MVNOs: Driving innovation or more hype?
It’s a healthy sign for the US MVNO market when a conference vendor like IQPC hosts a Summit conference regarding Mobile Virtual Network Operators
. The cottage industry that started off with Virgin Mobile back in 1999, now boasts over 250 others. With a little over 200 Mobile Carriers in the world, in less than 10 years, the industry has grown over 100%! In the USA for example, in my service area, I used to have 5 service providers (AT&T, NexTel, Sprint, T-Mobile and Verizon) to chose from, now, I have over a dozen! But have we reached maturity yet? I don’t believe so. While there have been some large defaults, such as ESPN Mobile, others like Helio, Amp’d and Virgin Mobile have been going strong. Profitability and subscriber growth has been steady, but with so many brands entering the market, being crowded is an understatement.An important shift to note though is that MVNOs promote that this utility, unlike water, gas, electric, and even broadband Internet, mobile phone service is a very personal external
part of people. It’s similar to what kind of car you drive or the clothes you wear, the device and service you have has begun to define part of you. If you chose Red Pocket Mobile
, your interests are in long distance calling to Asia from the US. If you chose Helio
, you are perhaps in the teenage demographic that is interested in MySpace
, games, music and heavy messaging. Even Disney Mobile
offers the Family Locator service where adults can track their children’s mobile phone, and essentially where their kids are using GPS technology.
So driving choice come in who provides you service. Shouldn’t handsets be the same way? In Europe and Asia subscribers often pick the device first, then a service plan. With all this new choice of service providers, shouldn’t device selection come first? The complicated answer is no. This is because service providers subsidize devices and lock you into a one year contract. If you are willing to pay the full price, then you can get a phone, not under contract. But even if we got past that, in the United States, there are effectively two standards, CDMA and GSM. If we were all on a GSM network, similar to most of Europe and Asia, then selecting a phone would be more expensive, but handset manufacturers would be heavily promoting in a ripe market. In turn, plans in Asia for example are less expensive per minute and per message than the USA plans. Perhaps the MVNOs can begin to drive prices lower as well as they innovate and experiment with technology such as wireless/mobile VoIP, WiFi/WiMax phone and more.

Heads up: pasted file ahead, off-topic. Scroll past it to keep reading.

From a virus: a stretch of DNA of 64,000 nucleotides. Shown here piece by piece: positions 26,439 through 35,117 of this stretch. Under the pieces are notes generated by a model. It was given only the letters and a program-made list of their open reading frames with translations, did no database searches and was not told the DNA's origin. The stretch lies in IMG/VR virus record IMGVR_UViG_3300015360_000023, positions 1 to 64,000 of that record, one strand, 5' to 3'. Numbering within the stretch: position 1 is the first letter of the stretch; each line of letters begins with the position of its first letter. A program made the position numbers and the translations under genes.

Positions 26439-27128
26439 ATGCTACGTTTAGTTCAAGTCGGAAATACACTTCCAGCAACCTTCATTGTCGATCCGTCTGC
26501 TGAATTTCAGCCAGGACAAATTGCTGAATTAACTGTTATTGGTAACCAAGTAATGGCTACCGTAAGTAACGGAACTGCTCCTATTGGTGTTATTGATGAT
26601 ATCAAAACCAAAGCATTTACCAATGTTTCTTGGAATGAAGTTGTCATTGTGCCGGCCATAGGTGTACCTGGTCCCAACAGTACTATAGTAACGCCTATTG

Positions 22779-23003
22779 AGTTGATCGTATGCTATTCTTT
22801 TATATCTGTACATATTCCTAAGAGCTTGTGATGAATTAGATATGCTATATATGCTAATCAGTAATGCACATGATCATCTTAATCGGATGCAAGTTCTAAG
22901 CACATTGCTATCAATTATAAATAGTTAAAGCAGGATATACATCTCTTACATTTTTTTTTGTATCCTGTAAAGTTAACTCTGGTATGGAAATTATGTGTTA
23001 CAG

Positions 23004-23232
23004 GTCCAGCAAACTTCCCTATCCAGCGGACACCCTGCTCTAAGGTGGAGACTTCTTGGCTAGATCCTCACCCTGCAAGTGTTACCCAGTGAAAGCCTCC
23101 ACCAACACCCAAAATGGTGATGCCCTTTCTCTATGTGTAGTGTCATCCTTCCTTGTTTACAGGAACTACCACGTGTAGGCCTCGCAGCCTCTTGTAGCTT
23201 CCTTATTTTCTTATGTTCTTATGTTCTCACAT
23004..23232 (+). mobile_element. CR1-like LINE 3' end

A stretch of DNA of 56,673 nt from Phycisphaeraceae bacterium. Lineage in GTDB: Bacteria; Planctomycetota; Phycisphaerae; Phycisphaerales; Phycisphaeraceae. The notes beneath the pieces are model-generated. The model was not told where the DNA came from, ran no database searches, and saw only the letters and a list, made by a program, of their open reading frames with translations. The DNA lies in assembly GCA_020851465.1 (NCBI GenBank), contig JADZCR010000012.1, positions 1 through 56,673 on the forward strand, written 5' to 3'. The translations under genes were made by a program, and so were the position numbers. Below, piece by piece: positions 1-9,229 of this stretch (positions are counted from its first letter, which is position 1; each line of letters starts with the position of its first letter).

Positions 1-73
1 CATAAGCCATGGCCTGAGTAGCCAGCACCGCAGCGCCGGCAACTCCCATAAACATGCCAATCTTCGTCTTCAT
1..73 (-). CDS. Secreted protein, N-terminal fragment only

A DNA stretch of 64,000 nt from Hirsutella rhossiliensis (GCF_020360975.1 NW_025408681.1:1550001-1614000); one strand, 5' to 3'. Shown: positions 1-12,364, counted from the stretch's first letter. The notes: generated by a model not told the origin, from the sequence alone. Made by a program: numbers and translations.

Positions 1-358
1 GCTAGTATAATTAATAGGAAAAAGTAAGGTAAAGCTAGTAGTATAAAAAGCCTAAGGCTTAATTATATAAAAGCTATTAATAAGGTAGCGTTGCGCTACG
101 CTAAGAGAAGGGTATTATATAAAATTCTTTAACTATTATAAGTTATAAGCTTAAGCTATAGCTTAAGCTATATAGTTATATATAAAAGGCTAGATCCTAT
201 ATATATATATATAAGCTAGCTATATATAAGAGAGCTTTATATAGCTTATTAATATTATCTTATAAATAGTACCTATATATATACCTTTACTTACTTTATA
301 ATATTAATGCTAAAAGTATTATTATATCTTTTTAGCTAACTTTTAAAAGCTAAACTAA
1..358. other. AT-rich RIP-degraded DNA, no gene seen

Great to see that even in the Mobile Operator domain, the small guys are pushing the envelope causing people to take notice and think. And for the big mobile carriers, that might be enough to evolve their offerings and services.
Telephony as easy is Skype and IP
I can remember over 15 years ago, I tried out a product, CuSeeMe which touted the ability to make use of the microphone and speakers of my PC. The quality of this first generation product was spotty, but it was a sliver of what was to come. All this innovation to extend the PC beyond word processing and video games was amazing. But converting people from dial up to broadband was going to take a while. Meanwhile, mobile networks were being built out and the quality was getting better, fast! P2P communication using things like text and instant messaging were exploding and the feeling of the world getting smaller has had a profound effect on people and business. The last time I thought about paying long distance fees to call New York from San Francisco was well over 15 years ago, when I had to remember my phone card and corresponding access number. Now using my mobile phone or Skype makes it convenient and cheap.
Funny to see that as VoIP (Voice over Internet Protocol)
has reached a certain level of maturity, products such as a cordless Skype phone comes to fruition. I was at the Sharper Image the other day to see what nifty consumer gadgets are out and noticed an offering for what appears to be an adaption of a mobile phone, but this connects to your PC and Skype account via USB. The phone essentially looks like an old Nokia handset selling for about $30 USD and takes advantage of Skype by trying to give the user the feel of using a more phone-like interface for voice, rather than talking to your monitor or using a headset. Logitech has gone one step further and offered a cordless version of a Skype phone. Now you don’t even need to be tethered to your PC and can wander around.